For two years, I was fighting pain and heavy bleeding, going to the doctor and them not finding anything and just telling me to get on the pill.
Two years of not finding answers, two years of pain, two years of embarrassment.
I had had enough, so I sought out a new doctor. During our first appointment, he said “here are your options”.
I have options other than the pill? I opted to go with an ablation.
I have two wonderful children and didn’t plan on anymore. For this procedure, I needed an ultrasound to make sure nothing else was causing the bleeding.
During the ultrasound, my doctor found a polyp on the left side of my uterus. The plan was to get the polyp before the ablation. After the polyp removal, it would be sent out for testing. My doctor told me it was just for testing and that he did not feel that it would come back as anything due to my age (32) and health (healthy and active).
I just so happen to have won tickets to meet JoJo Moyes, the author, and was headed to the book signing. On my way with my best friend, my doctor called to give me the news.
He was completely shocked. He had to call the pathologist to confirm the diagnosis.
I was numb, didn’t know what to think.
Me? Cancer? How does this happen?
I was one of the 3% of women my age and health to have uterine cancer. The criteria for it is someone over 70, without children, and overweight.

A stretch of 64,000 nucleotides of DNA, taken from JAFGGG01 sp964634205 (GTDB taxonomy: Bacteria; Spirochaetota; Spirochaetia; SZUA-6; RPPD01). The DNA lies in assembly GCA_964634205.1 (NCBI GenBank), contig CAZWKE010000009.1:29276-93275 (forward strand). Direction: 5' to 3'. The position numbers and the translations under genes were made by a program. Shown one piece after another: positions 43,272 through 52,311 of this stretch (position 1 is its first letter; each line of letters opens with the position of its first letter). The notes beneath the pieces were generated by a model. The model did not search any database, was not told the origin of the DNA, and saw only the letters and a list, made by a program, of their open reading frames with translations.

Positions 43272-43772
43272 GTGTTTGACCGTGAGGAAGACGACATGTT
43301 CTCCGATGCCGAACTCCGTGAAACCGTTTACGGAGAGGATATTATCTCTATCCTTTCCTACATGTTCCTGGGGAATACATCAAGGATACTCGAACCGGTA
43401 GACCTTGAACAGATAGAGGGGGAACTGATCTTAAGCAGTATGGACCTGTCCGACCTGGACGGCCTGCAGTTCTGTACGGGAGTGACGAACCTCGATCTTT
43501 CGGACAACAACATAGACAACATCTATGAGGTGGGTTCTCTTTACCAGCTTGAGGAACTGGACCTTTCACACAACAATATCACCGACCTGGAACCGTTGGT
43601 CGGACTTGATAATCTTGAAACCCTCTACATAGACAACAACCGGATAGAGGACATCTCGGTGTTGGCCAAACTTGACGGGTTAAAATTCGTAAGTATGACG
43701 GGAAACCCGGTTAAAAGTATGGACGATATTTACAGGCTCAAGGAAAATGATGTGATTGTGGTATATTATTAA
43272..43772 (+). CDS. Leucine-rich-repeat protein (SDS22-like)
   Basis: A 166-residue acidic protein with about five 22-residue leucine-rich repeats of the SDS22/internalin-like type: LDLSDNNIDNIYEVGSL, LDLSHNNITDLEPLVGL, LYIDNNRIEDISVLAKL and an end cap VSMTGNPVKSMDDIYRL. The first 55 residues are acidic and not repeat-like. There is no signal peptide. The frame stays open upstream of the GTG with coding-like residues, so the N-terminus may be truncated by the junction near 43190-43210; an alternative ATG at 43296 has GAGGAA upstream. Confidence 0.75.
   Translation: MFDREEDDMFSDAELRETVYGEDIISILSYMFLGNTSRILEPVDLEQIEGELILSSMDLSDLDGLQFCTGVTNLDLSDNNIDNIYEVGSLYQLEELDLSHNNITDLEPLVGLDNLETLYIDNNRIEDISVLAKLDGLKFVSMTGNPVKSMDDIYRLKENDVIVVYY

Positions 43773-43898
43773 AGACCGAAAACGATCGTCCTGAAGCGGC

He wanted what was best for me and sent me to one of the best gynecological oncologists in the area. During each step of this, he would always say “if you were my daughter” ( I am his daughter’s age).
I couldn’t ask for a more caring doctor.
The following week, I had my first oncology appointment and was scheduled for surgery the next week. Everything went so fast, I feel like I really didn’t have time to process what was happening. I still feel that way five months later.
After my surgery, I felt like I got off easy with my stent with cancer. When I would go see my oncologist, I would see people there who had been going through chemo and radiation, and all I had to do was get my uterus out and essentially I was cured of cancer. Some people have had to fight for years.
I am working on this. I know that cancer is cancer no matter what kind or how long.
I am so grateful for how everything happened; how something higher than me pushes me to seek help elsewhere, how the capable doctors and ultrasound technician helped find my polyp, and for my oncologist whose hands were steady and sure.
I am a survivor, no matter how long.
This story is intended to convey a personal experience and, because every person’s experience is unique, should not be relied upon as a substitute for professional healthcare advice.